UK Gambling (Licensing and Advertising) Act postponed one month

Share with:
UK Gambling Commission homepage

The controversial UK Gambling law which was set to take effect 1 October 2014 has been postponed by one month to 1 November 2014.  Sportsbook Review recently reported of the new gambling law and how online sportsbooks reacted to the coming legislation.

The Gambling (Licensing and Advertising) Act or "GLA" requires betting sites that cater to clients residing in the UK to hold a license from the UK Gambling Commission. The requirement is the major component behind the reform to existing statute The Gambling Act, which was established in 2005. Under this previous law, sportsbooks have only needed a UK Gambling Commission license if they operated remote (internet) gambling equipment within Great Britain that served local users. Great Britain includes England, Scotland, Wales, and Northern Ireland.

Bookmakers with local or land based presences in some cases chose to ground their online betting operations in the likes of Antigua and Barbuda, Alderney, or Isle of Man. These operators, as well as any other online sportsbook serving UK residents, must apply for licensing with the UK Gambling Commission for their online business. Pinnacle Sports (SBR rating A+), which operates out of Curacao, announced its exit from the UK market ahead of the legislation coming into effect. SBOBet and 12Bet were among the sportsbooks to also cut their UK business.

The deadline for online sportsbooks to apply for licensing with the UK Gambling Commission has also been extended to 23 October 2014, as reported on the UK Gambling Commission website.

Holding a license with the UK Gambling Commission is just one aspect of the GLA; there is also a highly controversial "point of consumption tax" of 15% for gross gambling profits generated from UK customers. This element of the legislation takes effect as of 1 December 2014.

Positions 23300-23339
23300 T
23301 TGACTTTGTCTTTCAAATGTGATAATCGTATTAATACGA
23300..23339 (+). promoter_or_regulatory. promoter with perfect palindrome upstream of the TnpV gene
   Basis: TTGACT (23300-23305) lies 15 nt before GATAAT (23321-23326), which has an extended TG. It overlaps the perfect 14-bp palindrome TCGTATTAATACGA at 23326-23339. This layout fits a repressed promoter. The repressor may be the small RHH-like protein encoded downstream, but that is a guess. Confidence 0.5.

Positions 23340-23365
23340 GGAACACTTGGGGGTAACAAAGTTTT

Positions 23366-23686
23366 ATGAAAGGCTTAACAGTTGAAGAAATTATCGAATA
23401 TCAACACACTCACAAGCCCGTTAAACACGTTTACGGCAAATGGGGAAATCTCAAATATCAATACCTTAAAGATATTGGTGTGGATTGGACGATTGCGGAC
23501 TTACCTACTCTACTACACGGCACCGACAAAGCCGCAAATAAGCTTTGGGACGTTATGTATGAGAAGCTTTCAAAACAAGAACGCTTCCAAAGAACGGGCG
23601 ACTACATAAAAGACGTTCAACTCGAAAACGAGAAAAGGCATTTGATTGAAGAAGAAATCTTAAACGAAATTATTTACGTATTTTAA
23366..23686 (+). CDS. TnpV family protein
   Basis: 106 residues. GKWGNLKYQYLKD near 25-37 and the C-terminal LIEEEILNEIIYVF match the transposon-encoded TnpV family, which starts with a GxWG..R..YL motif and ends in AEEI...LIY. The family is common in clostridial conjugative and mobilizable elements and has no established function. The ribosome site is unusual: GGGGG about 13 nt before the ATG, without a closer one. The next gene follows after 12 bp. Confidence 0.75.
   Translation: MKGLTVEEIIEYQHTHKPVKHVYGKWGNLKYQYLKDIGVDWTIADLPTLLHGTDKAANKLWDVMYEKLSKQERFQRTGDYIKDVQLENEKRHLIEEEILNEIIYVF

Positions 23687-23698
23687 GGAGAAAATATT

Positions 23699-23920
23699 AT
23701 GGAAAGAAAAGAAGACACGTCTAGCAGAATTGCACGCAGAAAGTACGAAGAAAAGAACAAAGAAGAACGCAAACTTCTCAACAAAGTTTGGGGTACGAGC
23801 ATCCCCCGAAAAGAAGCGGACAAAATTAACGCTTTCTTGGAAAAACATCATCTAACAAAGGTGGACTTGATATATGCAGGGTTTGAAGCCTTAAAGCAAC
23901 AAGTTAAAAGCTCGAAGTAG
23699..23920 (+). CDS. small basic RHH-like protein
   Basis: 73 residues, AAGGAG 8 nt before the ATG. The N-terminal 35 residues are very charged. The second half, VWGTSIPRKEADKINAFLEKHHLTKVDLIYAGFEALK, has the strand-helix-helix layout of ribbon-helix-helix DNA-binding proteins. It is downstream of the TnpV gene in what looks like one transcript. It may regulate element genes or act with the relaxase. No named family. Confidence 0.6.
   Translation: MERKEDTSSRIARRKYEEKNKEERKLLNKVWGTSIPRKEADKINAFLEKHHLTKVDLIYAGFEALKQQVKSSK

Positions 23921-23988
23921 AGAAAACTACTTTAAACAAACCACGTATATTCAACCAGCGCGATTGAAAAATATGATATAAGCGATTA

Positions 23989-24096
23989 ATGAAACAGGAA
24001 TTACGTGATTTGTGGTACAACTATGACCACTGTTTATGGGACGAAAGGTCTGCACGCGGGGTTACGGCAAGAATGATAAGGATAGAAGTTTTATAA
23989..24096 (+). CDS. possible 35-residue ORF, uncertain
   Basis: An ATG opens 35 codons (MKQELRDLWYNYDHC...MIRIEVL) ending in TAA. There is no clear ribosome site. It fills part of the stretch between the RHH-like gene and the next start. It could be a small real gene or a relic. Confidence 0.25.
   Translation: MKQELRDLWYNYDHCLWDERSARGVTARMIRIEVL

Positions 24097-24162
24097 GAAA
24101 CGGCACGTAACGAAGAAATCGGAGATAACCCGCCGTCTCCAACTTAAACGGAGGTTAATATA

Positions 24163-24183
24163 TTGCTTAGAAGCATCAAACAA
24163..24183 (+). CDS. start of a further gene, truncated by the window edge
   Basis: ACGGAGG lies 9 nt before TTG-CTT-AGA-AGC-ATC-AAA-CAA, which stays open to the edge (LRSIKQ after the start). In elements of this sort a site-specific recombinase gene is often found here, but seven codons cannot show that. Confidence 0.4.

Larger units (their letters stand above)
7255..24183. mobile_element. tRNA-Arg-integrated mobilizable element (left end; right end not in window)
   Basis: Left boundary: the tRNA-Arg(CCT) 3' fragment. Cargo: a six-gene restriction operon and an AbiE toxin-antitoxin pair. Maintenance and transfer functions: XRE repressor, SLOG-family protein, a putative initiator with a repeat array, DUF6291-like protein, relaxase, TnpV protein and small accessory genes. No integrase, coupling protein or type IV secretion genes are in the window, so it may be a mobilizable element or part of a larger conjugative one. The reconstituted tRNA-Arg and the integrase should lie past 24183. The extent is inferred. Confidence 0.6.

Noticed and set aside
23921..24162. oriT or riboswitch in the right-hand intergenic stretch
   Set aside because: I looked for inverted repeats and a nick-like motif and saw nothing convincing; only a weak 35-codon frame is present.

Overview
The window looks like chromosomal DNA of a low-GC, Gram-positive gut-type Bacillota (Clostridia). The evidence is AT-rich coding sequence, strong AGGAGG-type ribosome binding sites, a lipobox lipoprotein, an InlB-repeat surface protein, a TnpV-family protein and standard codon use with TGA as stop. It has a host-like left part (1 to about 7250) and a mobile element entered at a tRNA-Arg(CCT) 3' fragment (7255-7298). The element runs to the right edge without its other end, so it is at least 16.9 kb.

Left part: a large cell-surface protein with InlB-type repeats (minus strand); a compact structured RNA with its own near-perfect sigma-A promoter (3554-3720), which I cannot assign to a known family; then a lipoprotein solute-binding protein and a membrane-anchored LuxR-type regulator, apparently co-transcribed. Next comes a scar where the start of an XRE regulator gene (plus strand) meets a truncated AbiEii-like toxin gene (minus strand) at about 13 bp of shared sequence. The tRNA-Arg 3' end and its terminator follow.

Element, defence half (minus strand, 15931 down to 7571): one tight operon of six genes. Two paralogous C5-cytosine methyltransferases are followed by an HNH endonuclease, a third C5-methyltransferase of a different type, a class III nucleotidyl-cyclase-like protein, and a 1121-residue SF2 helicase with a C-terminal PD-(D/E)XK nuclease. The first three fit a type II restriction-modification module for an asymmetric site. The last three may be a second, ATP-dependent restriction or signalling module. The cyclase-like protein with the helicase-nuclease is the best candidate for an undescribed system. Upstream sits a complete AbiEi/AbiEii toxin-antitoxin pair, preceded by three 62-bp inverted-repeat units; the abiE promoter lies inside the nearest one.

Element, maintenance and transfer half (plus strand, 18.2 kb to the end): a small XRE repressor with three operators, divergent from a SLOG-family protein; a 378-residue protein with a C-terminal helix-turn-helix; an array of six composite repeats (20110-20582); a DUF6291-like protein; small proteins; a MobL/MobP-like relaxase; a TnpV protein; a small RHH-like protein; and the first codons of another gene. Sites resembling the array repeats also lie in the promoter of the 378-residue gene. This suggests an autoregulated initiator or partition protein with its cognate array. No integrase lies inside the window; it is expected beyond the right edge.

The following statement was made on the UK Gambling Commission website.

UK Gambling Commission: "The commencement of the 2014 Act has been postponed by one month, and will now come into force on 1 November.  As a result of the change in the date of commencement, the transitional provisions will be extended and advance applications for a continuation licence will be able to be made to the Commission up to and including 23 October 2014.

This means that operators who are currently able to provide facilities for gambling in Great Britain (because they are permitted to do so in an EEA or white-listed jurisdiction, or Gibraltar) will be able to  continue to do so after the Act comes into force and pending determination of their applications provided they either submitted their application, with the relevant application fee, by 16 September or now do so before midnight on 23 October 2014.

As a consequence the dates of 30 September and 1 October in the parts of the current transitional provisions SI which deal with fees will become 31 October and 1 November."

Sportsbook Review will keep readers informed as online sportsbooks either decide to apply for licensing with the UK Gambling Commission or instead exit the market.

Poster's Poll
675 Pts
665 Pts
380 Pts
310 Pts
165 Pts

Contact Us